Teleradiologists accuracy diagnosing COVID-19 underscores remote readings importance during emergencies


Teleradiologists with varying levels of experience are highly accurate at diagnosing COVID-19 on chest CTs, according to a new multi-center study. It should give hospitals more confidence to deploy outsourced emergency reading during the pandemic.

That’s according to a large group of radiologists out of France, who compared remote reads performed by on-call experts to those completed by senior imaging physicians.

In more than 500 adults with confirmed COVID-19, telerads’ diagnoses were “highly” consistent with patients’ reverse transcription-polymerase chain-reaction (RT-PCR) testing results, the authors wrote Oct. 29 in European Radiology.

Senior rads also agreed with their remote peers in most instances, first author Hubert Nivet, with Imadis Teleradiology in Lyon, France, and colleagues noted.

While a majority of radiology societies do not recommend using CT as a first-line tool to screen patients for the novel virus, the authors believe their findings may serve as a template of sorts for emergency situations.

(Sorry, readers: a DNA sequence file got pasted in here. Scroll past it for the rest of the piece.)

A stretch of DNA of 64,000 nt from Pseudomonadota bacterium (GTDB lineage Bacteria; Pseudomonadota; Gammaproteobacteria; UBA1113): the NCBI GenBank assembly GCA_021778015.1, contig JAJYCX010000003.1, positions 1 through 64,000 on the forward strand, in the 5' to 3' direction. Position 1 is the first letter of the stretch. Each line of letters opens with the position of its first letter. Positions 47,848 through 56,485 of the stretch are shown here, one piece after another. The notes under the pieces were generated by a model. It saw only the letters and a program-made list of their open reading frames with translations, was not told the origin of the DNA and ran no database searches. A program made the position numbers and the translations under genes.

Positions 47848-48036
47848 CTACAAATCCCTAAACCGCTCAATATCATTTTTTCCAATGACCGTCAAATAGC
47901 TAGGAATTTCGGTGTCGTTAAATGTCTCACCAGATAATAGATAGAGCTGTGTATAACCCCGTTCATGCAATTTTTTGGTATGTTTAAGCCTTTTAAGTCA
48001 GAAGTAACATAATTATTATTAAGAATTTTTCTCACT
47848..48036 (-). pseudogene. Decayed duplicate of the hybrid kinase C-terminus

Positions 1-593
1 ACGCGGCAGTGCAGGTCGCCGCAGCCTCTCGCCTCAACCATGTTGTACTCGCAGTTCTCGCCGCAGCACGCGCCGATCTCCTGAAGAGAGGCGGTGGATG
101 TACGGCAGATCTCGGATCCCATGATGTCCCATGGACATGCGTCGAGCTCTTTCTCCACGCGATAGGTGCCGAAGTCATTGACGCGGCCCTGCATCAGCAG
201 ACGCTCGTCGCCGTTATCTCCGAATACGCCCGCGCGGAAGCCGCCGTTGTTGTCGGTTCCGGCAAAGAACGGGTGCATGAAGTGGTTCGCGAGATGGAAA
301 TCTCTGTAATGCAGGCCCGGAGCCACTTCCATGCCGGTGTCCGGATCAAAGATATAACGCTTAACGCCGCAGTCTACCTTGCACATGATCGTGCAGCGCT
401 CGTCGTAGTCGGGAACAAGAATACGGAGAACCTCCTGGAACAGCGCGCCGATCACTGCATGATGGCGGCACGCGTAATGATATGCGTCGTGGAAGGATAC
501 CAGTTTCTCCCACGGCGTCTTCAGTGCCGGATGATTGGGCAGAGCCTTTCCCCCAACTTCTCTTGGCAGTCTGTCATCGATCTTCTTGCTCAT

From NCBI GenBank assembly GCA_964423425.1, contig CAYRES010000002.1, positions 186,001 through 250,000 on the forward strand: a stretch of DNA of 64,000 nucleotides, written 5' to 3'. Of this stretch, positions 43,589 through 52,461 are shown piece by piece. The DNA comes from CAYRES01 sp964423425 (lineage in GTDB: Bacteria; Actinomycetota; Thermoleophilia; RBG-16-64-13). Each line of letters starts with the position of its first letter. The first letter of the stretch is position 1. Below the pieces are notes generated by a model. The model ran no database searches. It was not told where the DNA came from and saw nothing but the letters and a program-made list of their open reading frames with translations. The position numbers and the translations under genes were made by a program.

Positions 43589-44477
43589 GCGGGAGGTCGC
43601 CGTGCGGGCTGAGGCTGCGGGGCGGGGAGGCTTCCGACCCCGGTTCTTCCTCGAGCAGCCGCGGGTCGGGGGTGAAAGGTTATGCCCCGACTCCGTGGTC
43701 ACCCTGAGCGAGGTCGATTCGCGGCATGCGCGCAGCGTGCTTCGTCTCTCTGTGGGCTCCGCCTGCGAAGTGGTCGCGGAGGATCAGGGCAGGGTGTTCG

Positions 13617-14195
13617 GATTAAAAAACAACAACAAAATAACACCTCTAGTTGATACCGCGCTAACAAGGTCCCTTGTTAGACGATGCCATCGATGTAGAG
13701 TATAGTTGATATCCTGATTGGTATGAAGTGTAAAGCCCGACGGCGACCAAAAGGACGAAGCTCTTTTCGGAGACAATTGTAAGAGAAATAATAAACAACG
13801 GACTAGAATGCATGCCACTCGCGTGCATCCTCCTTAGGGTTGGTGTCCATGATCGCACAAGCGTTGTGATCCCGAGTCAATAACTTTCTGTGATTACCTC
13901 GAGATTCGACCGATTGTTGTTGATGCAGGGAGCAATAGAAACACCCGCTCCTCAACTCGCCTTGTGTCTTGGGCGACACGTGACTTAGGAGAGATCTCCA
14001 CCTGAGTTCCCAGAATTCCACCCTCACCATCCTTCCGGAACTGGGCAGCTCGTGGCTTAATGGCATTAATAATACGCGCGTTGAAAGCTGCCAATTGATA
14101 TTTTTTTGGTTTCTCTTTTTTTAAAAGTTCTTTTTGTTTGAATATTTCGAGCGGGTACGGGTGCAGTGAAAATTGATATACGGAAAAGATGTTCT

“Our results illustrate the high diagnostic accuracy … of teleradiologists with various degrees of experience, in settings with different levels of prevalence, as well as an excellent interobserver agreement for chest CT,” Nivet et al. added. “Thus, this kind of structured outsourced teleradiology model could [pair] high-quality structured and standardized reports with report turnaround time[s] meeting the requirements of emergency medicine during the pandemic.”

For their research, the group prospectively enrolled 513 patients who received both a chest CT and RT-PCR testing at one of 15 hospitals. Of that population, 244 (47.6%) came back with a lab test positive for COVID-19.

All scans were immediately read by on-call teleradiologists, which consisted of 106 senior rads and 45 junior radiologists, and then blind reviewed by a team of 15 senior radiologists. The study took place between March 13 and April 14.

Overall agreement between initial emergency interpretations and secondary reads was excellent, the authors noted (weighted kappa=0.87). Interpretations also correlated with lab testing results.

The study was limited by a number of factors, including variable COVID-19 prevalence rates between hospitals, the authors noted.

“Chest CT demonstrated high diagnostic accuracy with strong interobserver agreement between on-call teleradiologists with varying degrees of experience and senior radiologists over the study period,” Nivet and colleagues concluded.